Barrel of Monkeys THAT’S WEIRD GRANDMA – Whimsical, Wild, and Wonderful

A Mosaic of Creativity

From the moment you take your seat in the Neo-Futurarium and notice the curtain hanging in front of the upstage wall, you can tell you’re in for something special. A colorful patchwork of panels showcases scenes and dialogue from dozens of different shows, some confusing, some hilarious, some bizarre.

If your father’s mother or mother’s mother is there with you, you might just turn to her and say… “That’s weird, Grandma!”

Barrel of Monkeys THAT’S WEIRD GRANDMA
(left to right) Barrel of Monkeys company members Hailey Palmer and Joan Figarella perform “Racing Car” in THAT’S WEIRD, GRANDMA: I Still Know What You Did Last Spring Evan Hanover

“Written by Kids, Performed by Grownups, Enjoyed by Humans”

If the show itself weren’t so dang magnificent, the story of how it came into being might be the most fascinating thing about it. For nearly two decades, Barrel of Monkeys has been going into underserved Chicago Public Schools and holding creative writing workshops with 3rd to 5th grade students. They then adapt students’ stories, poems, and plays for the stage, incorporating props and costumes, music and dance.

The result is a show that speaks to audiences of all ages and dispositions. (Unless you hate joy—good conscience precludes recommending this to anyone who hates joy.) While the final product is perhaps a bit more polished than the 8- to 11-year-old writing it’s developed from, the heart remains pure childhood imagination.

Barrel of Monkeys THAT’S WEIRD GRANDMA
(l to r) Barrel of Monkeys company members Nancy Casas, Hailey Palmer, Spencer Meeks, Lindsey Dorcus and Raquel Torre perform “The Blue Universe” Evan Hanover

At the opening of this particular revue, I Still Know What You Did Last Spring, it contained fifteen short plays. These included multiple musicals, several movement pieces, two episodes of a telenovela, and the first installment of a timely exposé on the twisted experiments of evil scientist James Harper. With so many different stories everyone is bound to have favorites, but there is not a dud in the bunch. These kids have moxie. These kids have chops. These facilitator-adapter-actors bring their A game—and their game is top notch.

Barrel of Monkeys THAT’S WEIRD GRANDMA
(front, l to r) Barrel of Monkeys company members Lindsey Dorcus, Nick Hart and Barry Irving with (back, l to r) Raquel Torre, Hailey Palmer and Joan Figarella perform “Los Caballos En Mexico” Evan Hanover

Barrel of Monkeys Traverses Language, Species, Boundaries

The ensemble’s dedication to the playwrights’ creative spirit could rightly be described as admirable or idealistic. More than any lofty mission, though, it is just real. The sincerity and passion on display here are nothing short of intoxicating.

One good example can be found in the plays Untitled (Animales en Amor Peligroso), Los Caballos en Mexico, and Untitled (Animales en Amor Peligroso) Part 2. These tales of “Animals in Dangerous Love” and “Horses in Mexico” are among the funniest and most engaging in the production.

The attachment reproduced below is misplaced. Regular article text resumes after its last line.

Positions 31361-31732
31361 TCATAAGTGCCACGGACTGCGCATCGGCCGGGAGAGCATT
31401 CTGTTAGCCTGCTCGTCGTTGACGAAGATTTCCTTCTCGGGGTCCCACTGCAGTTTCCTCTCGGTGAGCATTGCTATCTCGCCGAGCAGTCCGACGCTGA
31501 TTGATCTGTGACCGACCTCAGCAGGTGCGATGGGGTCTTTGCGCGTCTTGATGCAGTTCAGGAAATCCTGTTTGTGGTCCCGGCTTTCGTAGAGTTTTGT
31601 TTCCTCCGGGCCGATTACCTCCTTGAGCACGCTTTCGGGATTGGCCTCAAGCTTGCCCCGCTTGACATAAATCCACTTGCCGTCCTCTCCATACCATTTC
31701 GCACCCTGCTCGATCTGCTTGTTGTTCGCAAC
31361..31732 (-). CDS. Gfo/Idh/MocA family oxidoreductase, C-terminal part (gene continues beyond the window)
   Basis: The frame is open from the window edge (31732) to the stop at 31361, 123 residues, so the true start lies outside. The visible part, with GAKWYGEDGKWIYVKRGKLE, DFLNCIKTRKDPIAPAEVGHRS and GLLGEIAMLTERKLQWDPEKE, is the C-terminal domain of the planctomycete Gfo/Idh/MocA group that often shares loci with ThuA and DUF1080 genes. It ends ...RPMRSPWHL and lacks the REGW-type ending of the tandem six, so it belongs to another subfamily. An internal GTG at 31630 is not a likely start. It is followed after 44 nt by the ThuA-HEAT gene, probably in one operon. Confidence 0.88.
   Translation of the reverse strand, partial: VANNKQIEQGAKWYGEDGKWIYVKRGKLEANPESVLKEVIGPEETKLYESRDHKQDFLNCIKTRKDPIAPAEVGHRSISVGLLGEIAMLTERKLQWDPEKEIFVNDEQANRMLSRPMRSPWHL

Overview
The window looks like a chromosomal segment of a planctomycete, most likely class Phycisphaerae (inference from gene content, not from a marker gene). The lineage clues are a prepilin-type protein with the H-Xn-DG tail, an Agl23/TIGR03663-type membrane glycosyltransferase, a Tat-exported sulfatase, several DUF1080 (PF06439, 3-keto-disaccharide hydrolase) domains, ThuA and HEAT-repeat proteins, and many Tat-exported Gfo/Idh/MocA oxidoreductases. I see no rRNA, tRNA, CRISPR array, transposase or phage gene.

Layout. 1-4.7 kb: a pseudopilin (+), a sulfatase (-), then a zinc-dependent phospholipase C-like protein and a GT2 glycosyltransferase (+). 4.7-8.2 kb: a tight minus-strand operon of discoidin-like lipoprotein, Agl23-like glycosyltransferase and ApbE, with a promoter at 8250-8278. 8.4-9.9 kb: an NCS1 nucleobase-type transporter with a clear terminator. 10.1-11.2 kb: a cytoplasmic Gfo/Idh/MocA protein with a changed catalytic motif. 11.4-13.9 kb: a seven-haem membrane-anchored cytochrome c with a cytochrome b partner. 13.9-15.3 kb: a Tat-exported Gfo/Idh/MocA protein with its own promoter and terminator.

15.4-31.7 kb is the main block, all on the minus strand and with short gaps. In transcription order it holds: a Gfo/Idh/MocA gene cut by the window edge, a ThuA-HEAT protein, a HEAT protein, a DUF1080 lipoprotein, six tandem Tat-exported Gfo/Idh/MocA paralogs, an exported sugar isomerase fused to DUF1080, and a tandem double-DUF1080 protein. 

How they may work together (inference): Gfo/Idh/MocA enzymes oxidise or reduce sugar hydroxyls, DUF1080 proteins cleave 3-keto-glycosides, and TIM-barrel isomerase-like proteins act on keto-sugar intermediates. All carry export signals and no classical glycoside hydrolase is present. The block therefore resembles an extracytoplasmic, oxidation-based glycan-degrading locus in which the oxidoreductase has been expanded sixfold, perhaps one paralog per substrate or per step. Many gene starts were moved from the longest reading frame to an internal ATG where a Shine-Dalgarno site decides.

The adapters have neither simplified nor anglicized the students’ original language, and the work is all the stronger for it. Even to those in the audience with minimal Spanish vocabulary (this writer included), the plots and characters are not just accessible but delightful. The way the actors inhabit their roles (aided by simple yet spot-on pig, bear, horse, fish, and shark costumes) is a wonder to behold.

This same authenticity shines throughout the entire production. Whether as a girl sad that her best friend has been hiding a secret double life in Lady Spy, a pie being forced to eat another pie (“No! Now I will become a cannibal!”) in Life as a Pie, or Dwayne “The Rock” Johnson in The Man Who Save the Girl’s Cat [sic], the ensemble truly brings you into the story. More than that: they bring you into a kid’s mind.

Barrel of Monkeys THAT’S WEIRD GRANDMA
(left to right) Barrel of Monkeys company members Barry Irving, Lindsey Dorcus and Nancy Casas perform “The Man Who Save The Girl’s Cat” Evan Hanover

More Fun Than a...

If one had to pick a single word to describe Barrel of Monkeys’ latest revue, it would be FUN. It’s a safe bet that you will laugh out loud, and don’t be surprised if you find yourself exchanging glances with your neighbor with expressions of ‘Is this really happening?’ and ‘Holy cow! Did you see that?’

There are sad parts, to be sure. (Hapless newlyweds Alicia and Steve make the Book of Job look like a picnic in The Honeymoon Was Ruined.) There are thrilling parts. (Tim’s mom’s friend’s two-year-old Charlette’s sinister machinations will keep you on the edge of your seat in The Story.) But most of all, this is pure, joyful entertainment.


Except for: People who hate joy

Note: This is now added to the Picture this Post round up of BEST PLAYS IN CHICAGO. Click here to read — Top Picks for Theater in Chicago NOW – Chicago Plays PICTURE THIS POST Loves.


Now through May 22

Mondays @ 8:00PM



The Neo-Futurist Theater
5153 N Ashland Ave, 2nd Floor
Chicago, IL 60640


Adults: $12.00
Children 12 and under: $6.00

Online at or at the door


As That's Weird, Grandma uses a rotating menu of plays, the particular slate of shows performed on a given evening will vary slightly from week to week.

Photos: Evan Hanover

About the Author:

Harold Jaffe is a poet, playwright, amateur trapeze artist, freelance greeting card designer, and now, unexpectedly, a theater critic. He earned a BS in Electrical and Computer Engineering at Olin College and since returning to Chicago has worked extensively with Cave Painting Theater Company and the late great Oracle Productions. His chapbook Perpetual Emotion Machine is now available at Women & Children First, and his reviews of shows around town are available right here.



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